16.1. Normative References 16.1. Normative References
[I-D.ietf-hip-dex] [I-D.ietf-hip-dex]
Moskowitz, R. and R. Hummen, "HIP Diet EXchange (DEX)", Moskowitz, R. and R. Hummen, "HIP Diet EXchange (DEX)",
draft-ietf-hip-dex-04 (work in progress), October 2016. draft-ietf-hip-dex-05 (work in progress), February 2017.
[I-D.ietf-hip-multihoming]
Henderson, T., Vogt, C., and J. Arkko, "Host Multihoming
with the Host Identity Protocol", draft-ietf-hip-
multihoming-12 (work in progress), October 2016.
[I-D.ietf-hip-native-nat-traversal] [I-D.ietf-hip-native-nat-traversal]
Keranen, A., Melen, J., and M. Komu, "Native NAT Traversal Keranen, A., Melen, J., and M. Komu, "Native NAT Traversal
Mode for the Host Identity Protocol", draft-ietf-hip- Mode for the Host Identity Protocol", draft-ietf-hip-
native-nat-traversal-13 (work in progress), July 2016. native-nat-traversal-16 (work in progress), February 2017.
[I-D.ietf-hip-rfc5206-bis]
Henderson, T., Vogt, C., and J. Arkko, "Host Mobility with
the Host Identity Protocol", draft-ietf-hip-rfc5206-bis-14
(work in progress), October 2016.
[I-D.ietf-hip-rfc6253-bis] [I-D.ietf-hip-rfc6253-bis]
Heer, T. and S. Varjonen, "Host Identity Protocol Heer, T. and S. Varjonen, "Host Identity Protocol
Certificates", draft-ietf-hip-rfc6253-bis-09 (work in Certificates", draft-ietf-hip-rfc6253-bis-09 (work in
progress), July 2016. progress), July 2016.
[RFC5482] Eggert, L. and F. Gont, "TCP User Timeout Option", [RFC5482] Eggert, L. and F. Gont, "TCP User Timeout Option",
RFC 5482, DOI 10.17487/RFC5482, March 2009, RFC 5482, DOI 10.17487/RFC5482, March 2009,
<http://www.rfc-editor.org/info/rfc5482>. <http://www.rfc-editor.org/info/rfc5482>.
skipping to change at page 35, line 17 skipping to change at page 35, line 9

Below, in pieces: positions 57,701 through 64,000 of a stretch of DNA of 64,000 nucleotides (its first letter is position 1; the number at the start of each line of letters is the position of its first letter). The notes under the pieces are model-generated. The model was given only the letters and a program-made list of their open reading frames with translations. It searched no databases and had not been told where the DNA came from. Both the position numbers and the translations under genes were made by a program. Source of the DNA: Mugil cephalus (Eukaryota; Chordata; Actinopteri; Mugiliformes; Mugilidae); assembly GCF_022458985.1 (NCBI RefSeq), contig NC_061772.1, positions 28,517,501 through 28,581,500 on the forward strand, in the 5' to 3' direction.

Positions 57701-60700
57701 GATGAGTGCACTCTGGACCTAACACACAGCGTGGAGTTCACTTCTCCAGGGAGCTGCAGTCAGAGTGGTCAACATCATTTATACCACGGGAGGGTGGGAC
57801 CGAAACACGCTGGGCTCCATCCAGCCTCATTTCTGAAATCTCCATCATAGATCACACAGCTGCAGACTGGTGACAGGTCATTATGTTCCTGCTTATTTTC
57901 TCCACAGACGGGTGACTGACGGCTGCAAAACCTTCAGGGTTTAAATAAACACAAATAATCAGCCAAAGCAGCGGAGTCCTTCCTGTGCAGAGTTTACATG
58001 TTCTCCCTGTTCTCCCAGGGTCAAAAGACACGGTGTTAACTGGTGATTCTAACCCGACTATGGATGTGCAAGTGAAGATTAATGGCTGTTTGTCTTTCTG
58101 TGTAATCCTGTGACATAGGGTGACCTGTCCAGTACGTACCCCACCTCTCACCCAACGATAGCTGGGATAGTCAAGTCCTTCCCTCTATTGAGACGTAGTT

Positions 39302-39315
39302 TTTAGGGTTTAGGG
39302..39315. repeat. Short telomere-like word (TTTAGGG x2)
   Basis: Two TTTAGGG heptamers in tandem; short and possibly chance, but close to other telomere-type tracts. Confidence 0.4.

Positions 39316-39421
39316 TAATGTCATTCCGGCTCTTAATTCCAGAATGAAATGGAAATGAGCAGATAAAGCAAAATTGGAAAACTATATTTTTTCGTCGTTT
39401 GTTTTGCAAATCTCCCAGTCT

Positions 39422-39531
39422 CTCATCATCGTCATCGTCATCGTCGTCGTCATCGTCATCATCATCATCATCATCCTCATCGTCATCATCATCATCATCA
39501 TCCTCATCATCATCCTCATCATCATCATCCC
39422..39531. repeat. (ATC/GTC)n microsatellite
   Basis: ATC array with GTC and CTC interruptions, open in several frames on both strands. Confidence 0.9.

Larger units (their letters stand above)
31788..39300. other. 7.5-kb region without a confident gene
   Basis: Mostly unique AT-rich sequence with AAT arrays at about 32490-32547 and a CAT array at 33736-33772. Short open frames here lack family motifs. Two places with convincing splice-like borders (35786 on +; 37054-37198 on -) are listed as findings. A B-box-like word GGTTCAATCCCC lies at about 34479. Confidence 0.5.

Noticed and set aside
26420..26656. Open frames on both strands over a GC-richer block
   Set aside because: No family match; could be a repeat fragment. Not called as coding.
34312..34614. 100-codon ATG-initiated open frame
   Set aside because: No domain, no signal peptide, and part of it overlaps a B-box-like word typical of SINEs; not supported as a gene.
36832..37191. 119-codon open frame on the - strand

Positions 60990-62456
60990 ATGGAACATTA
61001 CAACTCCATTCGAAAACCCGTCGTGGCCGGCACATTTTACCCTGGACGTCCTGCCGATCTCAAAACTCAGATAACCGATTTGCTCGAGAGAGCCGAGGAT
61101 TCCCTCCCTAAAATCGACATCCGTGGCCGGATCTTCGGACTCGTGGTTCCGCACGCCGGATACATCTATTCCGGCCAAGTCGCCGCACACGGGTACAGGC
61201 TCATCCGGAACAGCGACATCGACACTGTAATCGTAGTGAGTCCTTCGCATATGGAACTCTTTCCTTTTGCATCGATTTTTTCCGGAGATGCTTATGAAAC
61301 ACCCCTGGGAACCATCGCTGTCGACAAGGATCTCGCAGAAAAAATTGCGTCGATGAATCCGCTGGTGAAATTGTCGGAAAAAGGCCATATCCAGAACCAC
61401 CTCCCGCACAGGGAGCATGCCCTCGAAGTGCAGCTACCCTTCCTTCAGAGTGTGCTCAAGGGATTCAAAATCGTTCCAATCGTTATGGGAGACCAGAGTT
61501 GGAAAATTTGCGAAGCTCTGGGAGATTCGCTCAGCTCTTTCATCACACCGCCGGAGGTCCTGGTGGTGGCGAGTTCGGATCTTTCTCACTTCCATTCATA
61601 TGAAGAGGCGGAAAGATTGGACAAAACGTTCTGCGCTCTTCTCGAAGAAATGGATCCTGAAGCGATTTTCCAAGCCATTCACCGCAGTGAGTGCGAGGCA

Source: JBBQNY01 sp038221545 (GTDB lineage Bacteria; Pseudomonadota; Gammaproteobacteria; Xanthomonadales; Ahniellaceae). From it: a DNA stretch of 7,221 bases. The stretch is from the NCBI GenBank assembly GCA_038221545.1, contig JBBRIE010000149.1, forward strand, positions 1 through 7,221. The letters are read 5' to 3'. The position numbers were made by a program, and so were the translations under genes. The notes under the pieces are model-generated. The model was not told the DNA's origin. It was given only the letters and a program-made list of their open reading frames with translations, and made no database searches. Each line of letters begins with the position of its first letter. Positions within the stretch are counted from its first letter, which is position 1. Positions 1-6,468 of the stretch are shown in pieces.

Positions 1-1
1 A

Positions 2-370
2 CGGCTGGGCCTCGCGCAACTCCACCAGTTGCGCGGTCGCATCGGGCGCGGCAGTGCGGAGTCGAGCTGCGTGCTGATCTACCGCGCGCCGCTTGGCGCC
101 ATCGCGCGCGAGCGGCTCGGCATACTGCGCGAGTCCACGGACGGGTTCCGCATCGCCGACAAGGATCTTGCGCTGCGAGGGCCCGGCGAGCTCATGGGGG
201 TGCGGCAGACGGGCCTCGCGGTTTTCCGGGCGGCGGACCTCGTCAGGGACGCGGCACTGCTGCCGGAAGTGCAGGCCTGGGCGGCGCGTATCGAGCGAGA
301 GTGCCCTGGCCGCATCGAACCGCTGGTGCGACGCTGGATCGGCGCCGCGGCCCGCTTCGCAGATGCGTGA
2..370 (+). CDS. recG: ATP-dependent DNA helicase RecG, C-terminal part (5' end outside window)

October 2016, <http://www.rfc-editor.org/info/rfc8003>. October 2016, <http://www.rfc-editor.org/info/rfc8003>.
[RFC8004] Laganier, J. and L. Eggert, "Host Identity Protocol (HIP) [RFC8004] Laganier, J. and L. Eggert, "Host Identity Protocol (HIP)
Rendezvous Extension", RFC 8004, DOI 10.17487/RFC8004, Rendezvous Extension", RFC 8004, DOI 10.17487/RFC8004,
October 2016, <http://www.rfc-editor.org/info/rfc8004>. October 2016, <http://www.rfc-editor.org/info/rfc8004>.
[RFC8005] Laganier, J., "Host Identity Protocol (HIP) Domain Name [RFC8005] Laganier, J., "Host Identity Protocol (HIP) Domain Name
System (DNS) Extension", RFC 8005, DOI 10.17487/RFC8005, System (DNS) Extension", RFC 8005, DOI 10.17487/RFC8005,
October 2016, <http://www.rfc-editor.org/info/rfc8005>. October 2016, <http://www.rfc-editor.org/info/rfc8005>.
[RFC8046] Henderson, T., Ed., Vogt, C., and J. Arkko, "Host Mobility
with the Host Identity Protocol", RFC 8046,
DOI 10.17487/RFC8046, February 2017,
<http://www.rfc-editor.org/info/rfc8046>.
[RFC8047] Henderson, T., Ed., Vogt, C., and J. Arkko, "Host
Multihoming with the Host Identity Protocol", RFC 8047,
DOI 10.17487/RFC8047, February 2017,
<http://www.rfc-editor.org/info/rfc8047>.
16.2. Informative references 16.2. Informative references
[amir-hip] [amir-hip]
Amir, K., Forsgren, H., Grahn, K., Karvi, T., and G. Amir, K., Forsgren, H., Grahn, K., Karvi, T., and G.
Pulkkis, "Security and Trust of Public Key Cryptography Pulkkis, "Security and Trust of Public Key Cryptography
for HIP and HIP Multicast", International Journal of for HIP and HIP Multicast", International Journal of
Dependable and Trustworthy Information Systems (IJDTIS), Dependable and Trustworthy Information Systems (IJDTIS),
2(3), 17-35, DOI: 10.4018/jdtis.2011070102, 2013. 2(3), 17-35, DOI: 10.4018/jdtis.2011070102, 2013.
[aura-dos] [aura-dos]